Direct binding of tensin1 to the β1-integrin tail has been demonstrated previously, and amino acids essential for this interaction have been identified (McCleverty et al., 2007). In particular, alanine (A) substitution of proline P1624 in human tensin1 (GFP-TNS1P1624A) disrupts the tensin1–integrin interaction and the centripetal movement of α5β1-integrin (Rainero et al., 2015). To address whether tensin3, the most potent tensin in supporting integrin activity, also regulates integrins through direct binding to the β1-integrin tail, we generated a point mutation in the PTB domain of tensin3. Based on homology modeling using the established human tensin1 PTB domain (McCleverty et al., 2007), we identified histidine H1327 in the human tensin3 PTB domain as corresponding to P1624 in tensin1 (Fig. 4 I). Based on these analyses, we generated a human tensin3 mutant (GFP-TNS3H1327A), which demonstrated clearly reduced binding to active β1-integrin when compared with tensin3 WT (Fig. S4 D). To assess whether tensin-mediated integrin activation depends on an intact tensin–integrin association, we overexpressed the binding-defective variants GFP-TNS1P1624A and GFP-TNS3H1327A in TIFs silenced for endogenous tensins (siTensin), which are known to form dimers (Lo et al., 1994a). Although GFP-TNS1 and GFP-TNS3 significantly increased integrin activity in the absence of endogenous tensins, GFP-TNS1P1624A was unable to increase integrin activity, and GFP-TNS3H1327A had a very small effect compared with GFP (Fig. 4 J). Collectively, the loss of AMPK promotes the transcriptional activation of the cytoskeletal proteins tensin1 and tensin3, which bind to β1-integrin and support receptor activation.

Next, we investigated whether the ability of tensin to promote integrin activity is independent of talin. To address this question, we overexpressed GFP-TNS3 in the absence of talin1 (siTalin1) and observed that tensin3 could only modestly enhance integrin activity (Fig. 4 K). Based on these data, we hypothesize that integrin activity is triggered by talin1 in focal adhesions and subsequently maintained by tensins in fibrillar adhesions, where talin is mostly absent.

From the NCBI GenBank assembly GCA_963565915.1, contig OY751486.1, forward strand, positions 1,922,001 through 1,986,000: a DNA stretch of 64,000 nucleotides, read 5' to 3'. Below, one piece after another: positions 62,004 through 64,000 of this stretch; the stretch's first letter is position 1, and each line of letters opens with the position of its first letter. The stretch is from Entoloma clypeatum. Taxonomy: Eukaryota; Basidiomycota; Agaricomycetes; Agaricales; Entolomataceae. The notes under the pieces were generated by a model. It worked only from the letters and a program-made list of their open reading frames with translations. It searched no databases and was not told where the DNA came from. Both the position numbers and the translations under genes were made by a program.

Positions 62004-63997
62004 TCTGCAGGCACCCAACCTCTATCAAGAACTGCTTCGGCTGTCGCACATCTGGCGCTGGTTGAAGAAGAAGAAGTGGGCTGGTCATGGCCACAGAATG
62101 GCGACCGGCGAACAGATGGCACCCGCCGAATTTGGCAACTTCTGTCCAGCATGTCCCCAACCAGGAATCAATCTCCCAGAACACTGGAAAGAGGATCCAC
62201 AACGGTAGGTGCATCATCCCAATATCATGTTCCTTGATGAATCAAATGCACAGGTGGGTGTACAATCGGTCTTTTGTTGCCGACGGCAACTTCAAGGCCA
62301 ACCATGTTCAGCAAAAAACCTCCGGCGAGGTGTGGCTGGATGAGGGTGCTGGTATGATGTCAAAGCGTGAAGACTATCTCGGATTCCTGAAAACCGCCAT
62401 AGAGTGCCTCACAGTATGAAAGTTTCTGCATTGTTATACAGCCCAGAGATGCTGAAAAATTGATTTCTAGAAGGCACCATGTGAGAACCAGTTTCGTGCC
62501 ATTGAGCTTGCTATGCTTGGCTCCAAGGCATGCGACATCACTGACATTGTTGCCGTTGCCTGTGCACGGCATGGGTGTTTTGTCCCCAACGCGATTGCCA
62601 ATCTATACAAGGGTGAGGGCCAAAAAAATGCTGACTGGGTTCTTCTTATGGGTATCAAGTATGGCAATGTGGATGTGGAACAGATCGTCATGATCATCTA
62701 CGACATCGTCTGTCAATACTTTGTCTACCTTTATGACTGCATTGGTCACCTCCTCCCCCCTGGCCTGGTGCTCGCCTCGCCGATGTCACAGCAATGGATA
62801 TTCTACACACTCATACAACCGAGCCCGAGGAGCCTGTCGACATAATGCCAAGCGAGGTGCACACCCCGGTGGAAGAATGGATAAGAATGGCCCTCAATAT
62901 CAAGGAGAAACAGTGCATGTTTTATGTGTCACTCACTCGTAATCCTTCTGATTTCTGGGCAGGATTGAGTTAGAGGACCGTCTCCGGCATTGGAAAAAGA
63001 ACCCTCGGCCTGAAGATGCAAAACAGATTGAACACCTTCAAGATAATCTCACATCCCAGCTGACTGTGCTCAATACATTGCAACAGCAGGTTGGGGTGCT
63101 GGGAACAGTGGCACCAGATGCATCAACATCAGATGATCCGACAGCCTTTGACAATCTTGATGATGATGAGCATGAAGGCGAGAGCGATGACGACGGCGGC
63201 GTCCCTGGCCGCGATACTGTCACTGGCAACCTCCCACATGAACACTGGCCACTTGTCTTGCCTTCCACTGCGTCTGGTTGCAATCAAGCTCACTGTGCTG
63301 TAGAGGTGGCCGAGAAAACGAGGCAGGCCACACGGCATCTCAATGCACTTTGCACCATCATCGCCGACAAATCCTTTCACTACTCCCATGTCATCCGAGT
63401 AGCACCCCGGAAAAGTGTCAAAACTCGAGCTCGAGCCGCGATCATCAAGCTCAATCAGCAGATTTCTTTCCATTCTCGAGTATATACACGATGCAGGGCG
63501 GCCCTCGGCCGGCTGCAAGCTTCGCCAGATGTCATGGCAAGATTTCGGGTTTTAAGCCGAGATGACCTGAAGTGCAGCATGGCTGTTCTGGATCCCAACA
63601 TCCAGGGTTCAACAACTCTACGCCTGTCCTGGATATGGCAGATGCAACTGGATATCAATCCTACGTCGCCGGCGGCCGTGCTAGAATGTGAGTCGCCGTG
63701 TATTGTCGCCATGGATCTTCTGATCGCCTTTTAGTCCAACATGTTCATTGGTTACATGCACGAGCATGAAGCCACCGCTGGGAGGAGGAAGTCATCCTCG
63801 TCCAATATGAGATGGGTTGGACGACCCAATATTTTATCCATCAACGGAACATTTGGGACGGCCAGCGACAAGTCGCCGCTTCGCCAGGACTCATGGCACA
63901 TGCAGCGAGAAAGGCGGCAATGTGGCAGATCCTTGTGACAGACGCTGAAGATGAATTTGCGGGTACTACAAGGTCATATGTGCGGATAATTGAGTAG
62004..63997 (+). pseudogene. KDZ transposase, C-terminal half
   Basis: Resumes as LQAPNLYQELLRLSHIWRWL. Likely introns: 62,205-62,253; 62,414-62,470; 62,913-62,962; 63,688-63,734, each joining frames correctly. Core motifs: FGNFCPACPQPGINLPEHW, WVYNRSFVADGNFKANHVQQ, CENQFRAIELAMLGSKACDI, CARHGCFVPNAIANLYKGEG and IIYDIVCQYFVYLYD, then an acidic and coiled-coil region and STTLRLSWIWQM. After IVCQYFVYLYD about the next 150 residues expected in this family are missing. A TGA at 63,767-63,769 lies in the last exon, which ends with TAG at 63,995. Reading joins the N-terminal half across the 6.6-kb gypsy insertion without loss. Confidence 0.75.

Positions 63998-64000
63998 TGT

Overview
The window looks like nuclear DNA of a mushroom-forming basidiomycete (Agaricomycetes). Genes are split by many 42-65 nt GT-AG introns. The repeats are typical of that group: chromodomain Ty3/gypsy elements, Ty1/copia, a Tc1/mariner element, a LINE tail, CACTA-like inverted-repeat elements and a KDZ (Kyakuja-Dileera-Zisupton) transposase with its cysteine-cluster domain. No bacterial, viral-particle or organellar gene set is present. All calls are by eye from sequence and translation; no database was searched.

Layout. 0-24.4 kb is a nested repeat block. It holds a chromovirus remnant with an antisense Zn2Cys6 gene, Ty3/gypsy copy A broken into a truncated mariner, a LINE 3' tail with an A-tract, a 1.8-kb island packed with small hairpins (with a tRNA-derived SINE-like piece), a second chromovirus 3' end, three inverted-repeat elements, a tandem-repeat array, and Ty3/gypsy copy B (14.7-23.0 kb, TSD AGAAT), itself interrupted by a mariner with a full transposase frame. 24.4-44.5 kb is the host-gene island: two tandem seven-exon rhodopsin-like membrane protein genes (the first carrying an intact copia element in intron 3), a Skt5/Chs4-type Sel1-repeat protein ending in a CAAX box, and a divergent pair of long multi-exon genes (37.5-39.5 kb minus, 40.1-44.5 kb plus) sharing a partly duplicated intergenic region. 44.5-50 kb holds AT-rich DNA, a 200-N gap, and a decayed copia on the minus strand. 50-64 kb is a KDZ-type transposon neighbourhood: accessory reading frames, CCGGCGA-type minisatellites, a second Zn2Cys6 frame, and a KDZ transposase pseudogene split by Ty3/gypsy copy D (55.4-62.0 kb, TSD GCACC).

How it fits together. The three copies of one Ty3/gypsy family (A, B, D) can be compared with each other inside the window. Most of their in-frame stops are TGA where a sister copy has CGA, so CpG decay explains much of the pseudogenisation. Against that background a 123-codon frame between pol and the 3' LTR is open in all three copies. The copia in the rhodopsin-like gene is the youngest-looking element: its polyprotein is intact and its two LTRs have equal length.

Tensin regulates cell spreading, mechanotransduction, and fibrillogenesis downstream of AMPK

We further sought to explore whether tensin regulates the aforementioned integrin-dependent cellular functions downstream of AMPK. Indeed, tensin1 and tensin3 silencing (siTensin) reduced the amount and the central distribution of active β1-integrin in AMPK KO MEFs plated on fibronectin-coated crossbow-shaped micropatterns (Fig. 5 A). In addition, tensin silencing (siTensin) significantly reduced the spreading of AMPK KO MEFs plated on fibronectin (Fig. 5 B). Finally, tensin silencing reduced both the mechanical stress exerted by AMPK KO MEFs and the remodeling of fibronectin fibers as compared with control-silenced cells (Fig. 5, C and D). To conclude, tensins act downstream of AMPK to regulate integrin activity and localization, cell spreading, mechanotransduction, and fibronectin fibrillogenesis.

Discussion

AMPK is a critical metabolic sensor in cells maintaining energy homeostasis. In recent years, an increasing number of studies demonstrate that AMPK regulates several other cellular functions, such as cell growth and transcription (Mihaylova and Shaw, 2011), cell polarity and cytoskeletal rearrangement (Mirouse and Billaud, 2011), and mitosis (Banko et al., 2011). In this study, starting with unbiased screens (Rantala et al., 2011; Pellinen et al., 2012), we identified AMPK as an integrin activity inhibitor through its ability to negatively regulate the expression of the integrin-binding proteins, tensins. Congruently, loss of AMPK promotes cell adhesion, mechanotransduction, and matrix assembly in fibroblasts (Fig. 6).

Integrin activation by talins and kindlins has been studied extensively; however, the role of other integrin-binding proteins in regulating integrin activity remains elusive. Our data demonstrate that the scaffold protein tensin, known to bind β-integrin at one of the talin-binding sites, supports β1-integrin activity. This is unprecedented, given that other integrin-binding proteins, like DOK-1, which has overlapping binding sites with talin, act as inhibitors of integrin activity (Calderwood et al., 2013). A potential explanation for this finding is that tensins, similar to talin, are among the few proteins that couple integrins to actin (Lo et al., 1994b; Horton et al., 2016), and thus the integrin–tensin complex could extend the list of molecules mediating mechanosensitive coupling of active integrins to actin beyond the well-established integrin-talin-vinculin adhesions.